Caregiver Confidential: “Who Lives, Who Dies, Who Tells Your Story?”

But when you’re gone, who remembers your name?

Who keeps your flame?

Hamilton, “Who Lives, Who Dies, Who Tells Your Story?”

I was fortunate to see Hamilton in Chicago in December. (I highly recommend going when it comes to St. Louis this spring.) One of the most moving musical numbers and a personal favorite of mine was the finale, “Who Lives, Who Dies, Who Tells Your Story?” In fact, I become teary-eyed every time I listen to the lyrics, because they are so on-point. I thought I finished telling my family’s journey with ALS, but after watching Hamilton, I realized that I had one final point to make.

In earlier posts, I related how my husband Brian learned that he had ALS and our family’s 5-year journey with the disease. What I failed to adequately convey, however, was that your loved one’s legacy should not be defined by ALS. It is easy for this to happen, because of the dramatic and heart-wrenching nature of the illness, and because for many of us, ALS leaves a searing and indelible memory. One must always remember that ALS is what your loved one unfortunately had and does not reflect or represent who he or she was. With that backdrop, I hope you will indulge me in telling you just a little more about Brian, unrelated to ALS:

I first met Brian in October 1967 on the last day of a high school youth group convention. I was from Joliet, and Brian was from Elgin, Illinois. A childhood friend originally from Joliet but living in Elgin said she knew this really cute, shy guy and wanted to introduce us. Brian and his best friend walked into the gym on the last day of the convention, and my friend Barb introduced us. Our conversation lasted only an hour or two before I boarded the bus to return to Joliet, but we clicked immediately. When I got home, I called my best friend and told her that I met the guy I was going to marry. It took almost 7 years for that to happen, but Brian and I were married on June 2, 1974. We were married for 36 years.

Brian and Idelle
Brian and Idelle, December 1970

Who was Brian? Brian loved sports and was a defensive lineman on his high school football team. His favorite baseball team was always the NY Yankees (Brian was born on Staten Island, NY), and he followed Ohio State football from his days growing up in Painesville, Ohio. His favorite college basketball team was the Kentucky Wildcats, which is the one sports team he followed religiously throughout his life. Brian shared his passion for the Wildcats first with his dad, who was a Kentucky alum, and later with our daughter Leah. His adopted St. Louis teams were the Cardinals and Rams, of which he enjoyed attending the occasional game.

Brian loved food, reading, music, travel (we took many wonderful vacations), and gardening, which he found relaxing and meditative. Every morning before work during the growing season, Brian would go outside to contemplate the plants in our front garden bed. Brian always loved nature and the outdoors. Growing up, Brian’s parents thought he would become a forest ranger, but instead he received bachelor’s degrees in environmental science and zoology.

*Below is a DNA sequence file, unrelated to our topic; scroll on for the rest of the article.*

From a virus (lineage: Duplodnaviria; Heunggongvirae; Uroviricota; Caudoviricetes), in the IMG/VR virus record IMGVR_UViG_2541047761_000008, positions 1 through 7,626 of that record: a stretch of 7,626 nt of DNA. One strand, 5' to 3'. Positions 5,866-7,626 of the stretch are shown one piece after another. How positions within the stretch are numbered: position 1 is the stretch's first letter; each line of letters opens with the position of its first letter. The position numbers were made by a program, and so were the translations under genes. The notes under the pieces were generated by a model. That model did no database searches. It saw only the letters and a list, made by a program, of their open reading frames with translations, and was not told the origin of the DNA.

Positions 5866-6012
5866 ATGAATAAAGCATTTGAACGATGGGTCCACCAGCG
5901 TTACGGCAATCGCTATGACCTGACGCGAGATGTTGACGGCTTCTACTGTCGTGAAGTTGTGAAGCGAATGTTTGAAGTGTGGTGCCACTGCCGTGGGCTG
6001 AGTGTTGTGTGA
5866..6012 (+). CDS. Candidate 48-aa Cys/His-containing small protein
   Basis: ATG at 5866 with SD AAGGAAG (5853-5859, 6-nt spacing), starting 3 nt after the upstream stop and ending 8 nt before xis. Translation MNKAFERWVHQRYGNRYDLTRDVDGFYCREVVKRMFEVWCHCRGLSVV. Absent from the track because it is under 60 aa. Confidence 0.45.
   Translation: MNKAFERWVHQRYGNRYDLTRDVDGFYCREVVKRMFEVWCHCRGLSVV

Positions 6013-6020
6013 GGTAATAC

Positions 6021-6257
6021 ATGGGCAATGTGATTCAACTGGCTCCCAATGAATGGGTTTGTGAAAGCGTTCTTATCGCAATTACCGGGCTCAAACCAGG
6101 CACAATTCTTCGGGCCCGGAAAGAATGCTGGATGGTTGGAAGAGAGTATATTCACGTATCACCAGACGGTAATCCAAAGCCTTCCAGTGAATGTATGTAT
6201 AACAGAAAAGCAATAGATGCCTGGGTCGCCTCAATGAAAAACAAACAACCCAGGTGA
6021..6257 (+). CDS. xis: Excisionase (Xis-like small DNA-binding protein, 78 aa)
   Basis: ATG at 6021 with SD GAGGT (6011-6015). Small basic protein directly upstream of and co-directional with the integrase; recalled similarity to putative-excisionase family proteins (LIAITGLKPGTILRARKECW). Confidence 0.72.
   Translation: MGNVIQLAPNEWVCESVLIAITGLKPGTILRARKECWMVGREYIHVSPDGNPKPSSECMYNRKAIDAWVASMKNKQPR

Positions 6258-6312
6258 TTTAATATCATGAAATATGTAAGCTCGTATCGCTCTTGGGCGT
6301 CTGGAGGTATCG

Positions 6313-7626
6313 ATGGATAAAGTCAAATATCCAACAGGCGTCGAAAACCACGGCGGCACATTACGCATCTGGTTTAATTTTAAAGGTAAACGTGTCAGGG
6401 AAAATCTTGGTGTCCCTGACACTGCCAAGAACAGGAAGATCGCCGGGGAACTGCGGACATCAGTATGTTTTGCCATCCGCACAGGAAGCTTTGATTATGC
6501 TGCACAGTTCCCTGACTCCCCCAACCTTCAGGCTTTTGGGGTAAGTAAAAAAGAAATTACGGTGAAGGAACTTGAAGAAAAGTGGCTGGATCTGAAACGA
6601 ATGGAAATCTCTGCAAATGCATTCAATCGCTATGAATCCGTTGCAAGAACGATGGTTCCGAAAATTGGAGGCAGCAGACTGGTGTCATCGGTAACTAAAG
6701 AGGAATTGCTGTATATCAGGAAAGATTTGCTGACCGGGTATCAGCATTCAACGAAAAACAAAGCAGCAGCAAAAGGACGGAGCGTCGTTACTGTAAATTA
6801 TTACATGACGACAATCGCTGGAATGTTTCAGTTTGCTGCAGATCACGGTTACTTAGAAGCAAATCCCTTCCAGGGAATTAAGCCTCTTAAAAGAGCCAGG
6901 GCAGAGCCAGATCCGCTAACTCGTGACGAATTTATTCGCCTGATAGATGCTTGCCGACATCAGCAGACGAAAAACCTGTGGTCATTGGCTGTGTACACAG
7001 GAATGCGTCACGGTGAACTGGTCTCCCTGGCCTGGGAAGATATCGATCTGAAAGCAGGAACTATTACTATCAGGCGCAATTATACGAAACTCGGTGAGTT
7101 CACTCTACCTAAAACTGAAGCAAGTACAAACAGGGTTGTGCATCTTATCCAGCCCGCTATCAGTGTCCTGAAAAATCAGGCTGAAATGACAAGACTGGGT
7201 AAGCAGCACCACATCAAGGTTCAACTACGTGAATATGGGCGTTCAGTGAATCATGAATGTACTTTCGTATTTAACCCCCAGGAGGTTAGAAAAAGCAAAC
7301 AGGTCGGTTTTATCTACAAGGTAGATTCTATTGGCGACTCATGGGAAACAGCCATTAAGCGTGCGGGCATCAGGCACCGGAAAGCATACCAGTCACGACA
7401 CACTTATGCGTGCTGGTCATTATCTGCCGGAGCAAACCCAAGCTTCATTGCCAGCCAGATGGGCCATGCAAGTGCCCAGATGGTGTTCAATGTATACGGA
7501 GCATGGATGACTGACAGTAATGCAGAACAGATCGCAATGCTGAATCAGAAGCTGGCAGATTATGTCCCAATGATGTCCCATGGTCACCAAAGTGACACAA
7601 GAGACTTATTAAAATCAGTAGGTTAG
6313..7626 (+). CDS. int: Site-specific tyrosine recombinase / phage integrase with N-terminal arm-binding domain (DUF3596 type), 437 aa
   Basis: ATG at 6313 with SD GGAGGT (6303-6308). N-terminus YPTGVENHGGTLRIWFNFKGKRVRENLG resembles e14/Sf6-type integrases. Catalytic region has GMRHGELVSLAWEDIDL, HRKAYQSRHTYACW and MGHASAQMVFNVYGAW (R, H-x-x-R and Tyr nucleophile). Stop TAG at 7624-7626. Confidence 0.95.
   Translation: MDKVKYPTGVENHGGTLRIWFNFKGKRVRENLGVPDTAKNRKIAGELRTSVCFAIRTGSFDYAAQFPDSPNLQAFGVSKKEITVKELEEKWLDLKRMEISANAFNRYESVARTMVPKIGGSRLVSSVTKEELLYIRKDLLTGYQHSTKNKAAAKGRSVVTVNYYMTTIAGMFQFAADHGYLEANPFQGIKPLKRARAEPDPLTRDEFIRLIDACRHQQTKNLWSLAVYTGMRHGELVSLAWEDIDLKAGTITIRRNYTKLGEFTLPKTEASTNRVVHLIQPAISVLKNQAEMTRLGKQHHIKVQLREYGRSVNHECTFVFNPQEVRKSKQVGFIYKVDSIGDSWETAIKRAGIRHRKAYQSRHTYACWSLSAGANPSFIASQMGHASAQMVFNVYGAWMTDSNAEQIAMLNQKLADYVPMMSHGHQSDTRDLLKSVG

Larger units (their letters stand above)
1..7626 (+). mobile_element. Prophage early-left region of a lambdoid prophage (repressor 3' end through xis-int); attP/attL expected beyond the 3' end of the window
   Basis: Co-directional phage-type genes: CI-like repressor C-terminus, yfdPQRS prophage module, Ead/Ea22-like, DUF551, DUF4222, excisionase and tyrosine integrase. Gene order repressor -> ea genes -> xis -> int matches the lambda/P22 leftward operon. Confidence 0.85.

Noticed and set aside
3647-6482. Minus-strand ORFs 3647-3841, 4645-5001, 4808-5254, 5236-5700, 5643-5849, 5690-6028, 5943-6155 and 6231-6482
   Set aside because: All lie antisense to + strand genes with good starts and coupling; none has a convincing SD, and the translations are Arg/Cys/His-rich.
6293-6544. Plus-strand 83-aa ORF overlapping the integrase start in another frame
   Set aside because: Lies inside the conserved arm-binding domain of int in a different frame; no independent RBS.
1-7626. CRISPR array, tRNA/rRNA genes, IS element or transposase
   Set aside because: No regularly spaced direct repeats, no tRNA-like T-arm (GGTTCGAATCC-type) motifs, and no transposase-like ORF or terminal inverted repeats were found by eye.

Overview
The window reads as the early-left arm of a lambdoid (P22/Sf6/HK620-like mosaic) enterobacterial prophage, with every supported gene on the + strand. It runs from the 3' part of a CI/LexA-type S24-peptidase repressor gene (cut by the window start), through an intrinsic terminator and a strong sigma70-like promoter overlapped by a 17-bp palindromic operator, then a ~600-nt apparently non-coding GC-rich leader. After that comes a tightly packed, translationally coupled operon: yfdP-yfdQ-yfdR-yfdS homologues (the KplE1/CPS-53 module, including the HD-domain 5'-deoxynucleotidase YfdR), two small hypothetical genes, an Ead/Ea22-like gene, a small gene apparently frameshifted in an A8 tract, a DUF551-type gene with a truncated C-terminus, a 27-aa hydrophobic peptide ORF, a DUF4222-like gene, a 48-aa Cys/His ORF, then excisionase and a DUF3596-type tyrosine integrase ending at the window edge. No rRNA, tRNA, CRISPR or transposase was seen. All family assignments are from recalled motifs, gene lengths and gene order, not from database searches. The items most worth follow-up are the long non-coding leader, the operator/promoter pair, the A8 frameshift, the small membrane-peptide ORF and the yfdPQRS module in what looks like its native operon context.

Brian was a very thoughtful, introspective, and intellectual person. He was an extremely hard-working and meticulous medical malpractice defense attorney, who was dedicated to his clients. Brian was a good listener and nonjudgmental person, who cared deeply about people. Above all, Brian was a devoted father and husband to me and our daughter Leah.

This is my last post on our family’s experience (I promise!), and I will be blogging about other caregiving topics going forward. As a survivor, I feel it is incumbent on each of us to give voice to the voiceless, to tell our loved one’s story, and to keep the flame alive. I invite you to share your stories or experiences, anything you feel comfortable relating, in the comments section. Let’s continue the conversation.
Idelle thumbnail

Idelle Winer was primary caregiver to her husband Brian, who passed away in 2010 after a 5-year battle with ALS. A retired medical publishing professional, Idelle offers her unique perspective on a variety of caregiving topics in our feature Caregiver Confidential.

2 thoughts on “Caregiver Confidential: “Who Lives, Who Dies, Who Tells Your Story?””

  1. Your story really strikes a chord with me, but from a little different perspective. My husband and I are enjoying our second marriages together. Little did we know after only being married for 8 years I would become his caregiver as he takes the ALS journey.

    He did not grow up in our town, I did not go to school with his family and friends, so I really only know his past through any stories he cared to share. What I’ve found remarkable is all that I’ve learned about him through the dear friends that come to visit, send him cards, letters and e-mails, and seek to relive the great memories they’ve gained during the many years they spent together. Sometimes I’m a little jealous and get a little angry that I will not get to build as many memories as he has with his long-time pals. But I’m learning that it was not my imagination that I married a kind, funny, compassionate man, as all the stories I am hearing from his past have confirmed that!

    It’s only been one year since his diagnoses, and of course we don’t know how much time is left. But when this journey comes to an end I know his story will continue!

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    1. Thank you so much for sharing your thoughts. I believe it is the quality of time spent together that truly matters. I too learned many things about Brian, of which I was unaware, from his two childhood friends who visited. Friends and/or colleagues give such a different perspective on your loved one. I wish you and your wonderful husband all the best. Warmly, Idelle

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